Unable to Connect to Jetpack Due to Site_Inaccessible SSL Certificate Error

»»»Unable to Connect to Jetpack Due to Site_Inaccessible SSL Certificate Error
After installing and activating the Jetpack plugin for SSL-enabled secure WordPress self-hosted blog, you’ll be asked to connect to WordPress.com, which is necessary for Jetpack to provide traffic and customization tools, enhanced security, speed boosts, and more. However, when clicking on the “Connect to WordPress.com” button, the connection failed with the following error message:

Your website needs to be publicly accessible to use Jetpack: site_inaccessible
Error Details: The Jetpack server was unable to communicate with your site https://techjournye.net [IXR -32300: transport error: http_request_failed SSL certificate problem: unable to get local issuer certificate]

Jetpack SSL Connection Error

In Jetpack Compatibility Test, the HTTPS self connections will return error to WP_Error object:

WP_Error Object
(
    [errors:WP_Error:private] => Array
        (
            [http_request_failed] => Array
                (
                    [0] => Peer certificate cannot be authenticated with known CA certificates
                )

        )

    [error_data:WP_Error:private] => Array
        (
        )

)

The error indicates that there is problem with the SSL certificate installation. The most likely cause is that WordPress.com server is unable to verify the identity of the domain certificate during the TLS handshaking procedure. It may be due to either you’re using a self-signed certificate or missing root certificates (unlikely as most commonly used root CA certs is now included in web browsers and operating systems by default) and/or intermediate CA certificates bundle if you’re using trusted Certificate Authority (CA) signed digital certificate.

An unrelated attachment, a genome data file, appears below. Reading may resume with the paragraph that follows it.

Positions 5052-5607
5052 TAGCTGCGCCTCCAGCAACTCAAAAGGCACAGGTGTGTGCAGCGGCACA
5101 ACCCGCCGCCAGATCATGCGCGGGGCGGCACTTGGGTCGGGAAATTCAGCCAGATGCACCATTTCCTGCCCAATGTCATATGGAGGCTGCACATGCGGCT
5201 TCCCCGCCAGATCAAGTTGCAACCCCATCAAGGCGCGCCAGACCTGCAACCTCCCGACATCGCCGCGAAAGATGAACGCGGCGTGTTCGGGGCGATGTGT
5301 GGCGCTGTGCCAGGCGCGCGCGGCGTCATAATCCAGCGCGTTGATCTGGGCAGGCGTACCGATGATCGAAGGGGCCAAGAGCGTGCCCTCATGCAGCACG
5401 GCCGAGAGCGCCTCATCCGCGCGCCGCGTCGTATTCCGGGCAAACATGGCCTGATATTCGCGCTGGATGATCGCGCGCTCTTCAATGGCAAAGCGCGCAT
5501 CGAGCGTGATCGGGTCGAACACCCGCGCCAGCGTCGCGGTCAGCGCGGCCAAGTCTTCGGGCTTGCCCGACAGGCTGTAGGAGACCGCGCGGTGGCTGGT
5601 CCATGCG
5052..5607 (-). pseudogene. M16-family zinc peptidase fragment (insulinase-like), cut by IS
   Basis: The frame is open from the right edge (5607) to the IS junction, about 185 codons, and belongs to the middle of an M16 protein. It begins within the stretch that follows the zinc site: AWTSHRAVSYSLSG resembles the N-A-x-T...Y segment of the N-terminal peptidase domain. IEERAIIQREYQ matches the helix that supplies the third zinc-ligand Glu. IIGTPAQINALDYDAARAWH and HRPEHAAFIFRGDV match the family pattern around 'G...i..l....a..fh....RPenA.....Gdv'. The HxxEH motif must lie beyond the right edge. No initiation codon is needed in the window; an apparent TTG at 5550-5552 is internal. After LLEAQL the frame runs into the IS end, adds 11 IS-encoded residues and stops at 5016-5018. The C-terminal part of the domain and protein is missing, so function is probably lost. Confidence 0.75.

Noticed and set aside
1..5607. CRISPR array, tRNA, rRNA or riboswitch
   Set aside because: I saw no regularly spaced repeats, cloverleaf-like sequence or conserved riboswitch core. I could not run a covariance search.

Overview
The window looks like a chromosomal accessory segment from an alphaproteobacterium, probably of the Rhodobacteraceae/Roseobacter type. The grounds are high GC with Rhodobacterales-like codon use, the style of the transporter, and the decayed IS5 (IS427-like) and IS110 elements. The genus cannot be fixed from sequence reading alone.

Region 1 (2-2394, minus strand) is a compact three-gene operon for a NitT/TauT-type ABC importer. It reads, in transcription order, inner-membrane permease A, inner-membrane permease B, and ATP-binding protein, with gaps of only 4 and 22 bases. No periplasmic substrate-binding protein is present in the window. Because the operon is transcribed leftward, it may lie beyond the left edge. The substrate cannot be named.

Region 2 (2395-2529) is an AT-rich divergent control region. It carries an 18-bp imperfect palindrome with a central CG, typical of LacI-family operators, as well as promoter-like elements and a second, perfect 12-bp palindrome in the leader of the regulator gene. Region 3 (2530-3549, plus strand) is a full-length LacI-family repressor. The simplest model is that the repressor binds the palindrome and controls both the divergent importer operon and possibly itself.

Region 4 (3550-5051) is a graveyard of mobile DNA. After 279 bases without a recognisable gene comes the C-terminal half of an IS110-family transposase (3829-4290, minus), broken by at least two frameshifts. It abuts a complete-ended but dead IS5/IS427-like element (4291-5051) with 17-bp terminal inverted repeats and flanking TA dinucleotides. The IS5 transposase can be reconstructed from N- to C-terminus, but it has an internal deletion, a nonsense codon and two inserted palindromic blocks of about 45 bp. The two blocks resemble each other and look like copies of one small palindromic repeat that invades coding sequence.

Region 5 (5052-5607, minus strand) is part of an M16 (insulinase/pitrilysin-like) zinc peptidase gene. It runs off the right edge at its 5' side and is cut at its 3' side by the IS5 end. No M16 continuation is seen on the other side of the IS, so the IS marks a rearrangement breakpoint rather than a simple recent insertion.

And end-entity domain certificate for a website is normally signed with an intermediate CA certificate from Certification Authority. The intermediate CA certificate should be installed on the web server and supplied to the client when connecting to the website. But if it doesn’t, modern web browsers will workaround it by examining the certificate for an extension named “Authority Information” which usually contain a URL to the missing intermediate CA certificates chain. The browser then fetches the missing certificates to check if they’re signed by a trusted CA, and accepts the domain certificate if it’s. However, the server on WordPress.com apparently is not able to handle the secure connection where the intermediate CA certificates are missing and not supplied by the web server.

Thus, the solution is easy. The recommended way to resolve the Jetpark SSL certificate problem is by installing the intermediate CA certificates bundle package which are supplied by the CA.

If you’re unable to install the intermediate CA certs and is using self-signed cert, another workaround is by temporarily access the WordPress admin pages via normal HTTP connection without encryption (i.e. http:// instead of https://). If you redirect all HTTP traffic to HTTPS traffic, you will need to temporarily disable the redirection. If you force the WordPress administration panel to be view over SSL via FORCE_SSL_ADMIN constant in wp-config.php configuration file, then change the value to false so that it becomes:

define('FORCE_SSL_ADMIN', false);

Once you login to WordPress admin panel /wp-admin through HTTP unsecured connection, connect Jetpack to WordPress.com, and authorize Jetpack and WordPress.com to access your WordPress blog.

Once the Jetpack connection with WordPress.com is established, you can safely re-enable the secure SSL website through HTTPS. All functions and features of Jetpack will work now even on HTTPS connection.

By |2016-12-09T08:39:03+00:00December 9th, 2016|Categories: Web Publishing|Tags: , , , |0 Comments

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LK is a technology writer for Tech Journey with background of system and network administrator. He has be documenting his experiences in digital and technology world for over 15 years.Connect with LK through Tech Journey on Facebook, Twitter or Google+.